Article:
Offices belonging to KPMG. South African Revenue Service boss Tom Moyane has stated that SARS will be instituting legal proceedings against the company for reputational damage. Picture: David Ritchie/ANA
Durban - The scandal surrounding auditing firm KPMG will have huge implications not only for the firm itself but for the finance industry, economists have warned.

Economist Dawie Roodt said the scandal was “up there” with some of the biggest experienced in the finance sector in recent years.

He said KPMG, which has already suffered financial loss, also stands to lose trust from the public and the business sector, which he said was an auditor’s most important asset.

Economist Bonke Dumisa said KPMG had suffered serious reputational damage because “the more they are seen to be doing the right thing the more they are actually putting their own brand at stake”.


“It is a catch 22 for them,” he said. Dumisa added that the admission by KPMG that some of its work had been sub standard had opened a can of worms and stressed that there were many other firms and auditors who flouted rules for devious ends.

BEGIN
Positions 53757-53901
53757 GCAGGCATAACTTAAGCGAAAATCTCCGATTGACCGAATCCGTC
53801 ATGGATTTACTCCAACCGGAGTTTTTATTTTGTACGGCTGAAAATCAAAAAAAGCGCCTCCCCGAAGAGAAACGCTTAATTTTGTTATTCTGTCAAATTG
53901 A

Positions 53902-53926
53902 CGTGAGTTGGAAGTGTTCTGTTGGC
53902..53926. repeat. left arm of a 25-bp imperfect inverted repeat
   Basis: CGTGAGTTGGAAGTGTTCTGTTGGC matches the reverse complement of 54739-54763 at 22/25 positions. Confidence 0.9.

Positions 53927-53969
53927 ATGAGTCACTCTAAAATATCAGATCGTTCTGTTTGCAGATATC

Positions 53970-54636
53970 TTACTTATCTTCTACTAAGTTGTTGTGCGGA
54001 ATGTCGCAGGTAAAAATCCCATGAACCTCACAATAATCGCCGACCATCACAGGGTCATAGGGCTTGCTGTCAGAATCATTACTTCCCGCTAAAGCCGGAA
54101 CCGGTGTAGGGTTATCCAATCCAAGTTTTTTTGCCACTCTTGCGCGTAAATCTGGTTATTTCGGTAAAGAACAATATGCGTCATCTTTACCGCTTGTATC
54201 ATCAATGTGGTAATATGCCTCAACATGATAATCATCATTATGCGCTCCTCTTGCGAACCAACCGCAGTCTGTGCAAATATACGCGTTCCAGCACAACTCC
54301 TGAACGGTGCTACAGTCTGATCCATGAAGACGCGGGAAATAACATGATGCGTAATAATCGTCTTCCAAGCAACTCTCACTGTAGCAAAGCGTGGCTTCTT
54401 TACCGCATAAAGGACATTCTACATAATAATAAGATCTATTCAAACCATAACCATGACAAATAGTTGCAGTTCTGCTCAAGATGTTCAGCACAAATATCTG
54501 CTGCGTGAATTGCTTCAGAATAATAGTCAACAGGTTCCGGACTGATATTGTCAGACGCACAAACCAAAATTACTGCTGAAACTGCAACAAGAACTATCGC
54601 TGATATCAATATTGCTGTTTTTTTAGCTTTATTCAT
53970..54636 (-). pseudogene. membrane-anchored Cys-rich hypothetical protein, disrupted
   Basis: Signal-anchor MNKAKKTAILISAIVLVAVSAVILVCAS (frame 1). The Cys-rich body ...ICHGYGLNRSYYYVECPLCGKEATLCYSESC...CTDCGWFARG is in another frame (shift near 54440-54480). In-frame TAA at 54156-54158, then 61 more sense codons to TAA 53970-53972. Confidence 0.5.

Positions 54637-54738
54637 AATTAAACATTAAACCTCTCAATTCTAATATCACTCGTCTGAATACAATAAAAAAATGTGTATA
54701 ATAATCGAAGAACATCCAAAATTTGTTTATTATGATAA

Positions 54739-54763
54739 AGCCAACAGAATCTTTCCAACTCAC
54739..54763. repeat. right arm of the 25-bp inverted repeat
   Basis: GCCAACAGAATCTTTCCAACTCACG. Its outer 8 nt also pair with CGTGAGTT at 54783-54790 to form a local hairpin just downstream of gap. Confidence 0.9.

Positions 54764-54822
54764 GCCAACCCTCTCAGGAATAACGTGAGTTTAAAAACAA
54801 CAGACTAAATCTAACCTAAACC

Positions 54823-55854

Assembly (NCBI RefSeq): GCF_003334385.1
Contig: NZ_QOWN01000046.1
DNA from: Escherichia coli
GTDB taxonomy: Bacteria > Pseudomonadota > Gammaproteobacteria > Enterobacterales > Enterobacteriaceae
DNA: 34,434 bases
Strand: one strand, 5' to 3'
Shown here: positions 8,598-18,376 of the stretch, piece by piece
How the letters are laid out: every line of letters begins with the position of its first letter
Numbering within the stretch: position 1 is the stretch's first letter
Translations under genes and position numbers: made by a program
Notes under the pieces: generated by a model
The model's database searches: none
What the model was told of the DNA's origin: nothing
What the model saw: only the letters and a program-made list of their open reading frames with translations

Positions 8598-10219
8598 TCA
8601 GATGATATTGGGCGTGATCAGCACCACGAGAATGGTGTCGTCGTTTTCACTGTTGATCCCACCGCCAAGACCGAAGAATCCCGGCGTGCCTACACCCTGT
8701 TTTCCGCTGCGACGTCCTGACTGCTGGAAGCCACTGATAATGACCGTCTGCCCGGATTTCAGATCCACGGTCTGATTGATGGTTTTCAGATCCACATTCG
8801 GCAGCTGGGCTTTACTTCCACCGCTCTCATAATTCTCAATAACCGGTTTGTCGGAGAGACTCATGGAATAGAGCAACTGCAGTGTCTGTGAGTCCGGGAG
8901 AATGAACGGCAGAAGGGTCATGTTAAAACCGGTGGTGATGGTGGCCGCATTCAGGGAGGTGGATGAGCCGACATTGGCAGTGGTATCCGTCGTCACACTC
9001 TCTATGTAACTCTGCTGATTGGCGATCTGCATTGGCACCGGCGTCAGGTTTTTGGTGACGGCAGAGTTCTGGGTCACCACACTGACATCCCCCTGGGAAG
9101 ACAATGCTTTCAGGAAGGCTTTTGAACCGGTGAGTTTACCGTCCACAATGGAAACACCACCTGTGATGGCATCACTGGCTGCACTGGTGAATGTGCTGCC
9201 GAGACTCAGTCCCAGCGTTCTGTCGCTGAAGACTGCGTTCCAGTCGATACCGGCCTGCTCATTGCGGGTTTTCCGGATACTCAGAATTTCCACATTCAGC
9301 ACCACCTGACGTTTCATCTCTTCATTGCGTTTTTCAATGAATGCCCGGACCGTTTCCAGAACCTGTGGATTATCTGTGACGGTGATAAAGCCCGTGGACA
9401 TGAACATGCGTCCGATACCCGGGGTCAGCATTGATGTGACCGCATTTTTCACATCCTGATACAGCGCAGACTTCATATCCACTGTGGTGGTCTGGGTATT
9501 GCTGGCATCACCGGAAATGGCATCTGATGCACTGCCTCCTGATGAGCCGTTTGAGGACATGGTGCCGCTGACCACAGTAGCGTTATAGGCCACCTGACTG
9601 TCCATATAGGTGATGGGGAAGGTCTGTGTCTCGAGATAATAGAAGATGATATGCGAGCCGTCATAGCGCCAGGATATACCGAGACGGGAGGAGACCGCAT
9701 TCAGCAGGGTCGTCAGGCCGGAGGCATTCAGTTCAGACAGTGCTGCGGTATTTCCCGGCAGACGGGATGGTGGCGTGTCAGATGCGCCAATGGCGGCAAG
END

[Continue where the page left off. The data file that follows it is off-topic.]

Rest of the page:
“In the industry there are guns for hire, people who have been taking shortcuts to make easy money, knowing the objectives.”


KPMG could also face serious sanctions from industry bodies. The Independent Regulatory Board for Auditors (IRBA) said it was conducting its own investigation into the matter and would be meeting with the new management of the firm.

Economist Iraj Abedian from Pan African, said it was “way too late” for KPMG to try to save their reputation. “Even now they try to deny the real issues and damage caused to the economy. Understandably, they are scared of the truth.”

Abedian said even though the company had offered to repay Sars and donate the money it had taken from the Guptas to charity, this was not enough.

Political Bureau